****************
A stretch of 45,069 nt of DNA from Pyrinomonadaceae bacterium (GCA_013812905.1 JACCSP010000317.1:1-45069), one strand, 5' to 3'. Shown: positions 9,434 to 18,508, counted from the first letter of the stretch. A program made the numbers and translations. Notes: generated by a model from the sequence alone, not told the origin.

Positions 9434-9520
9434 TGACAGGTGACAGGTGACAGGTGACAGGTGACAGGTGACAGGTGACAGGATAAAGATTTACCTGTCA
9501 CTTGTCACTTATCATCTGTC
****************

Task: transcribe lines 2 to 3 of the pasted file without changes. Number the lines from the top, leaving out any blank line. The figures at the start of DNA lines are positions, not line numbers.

Positions 9434-9520
9434 TGACAGGTGACAGGTGACAGGTGACAGGTGACAGGTGACAGGTGACAGGATAAAGATTTACCTGTCA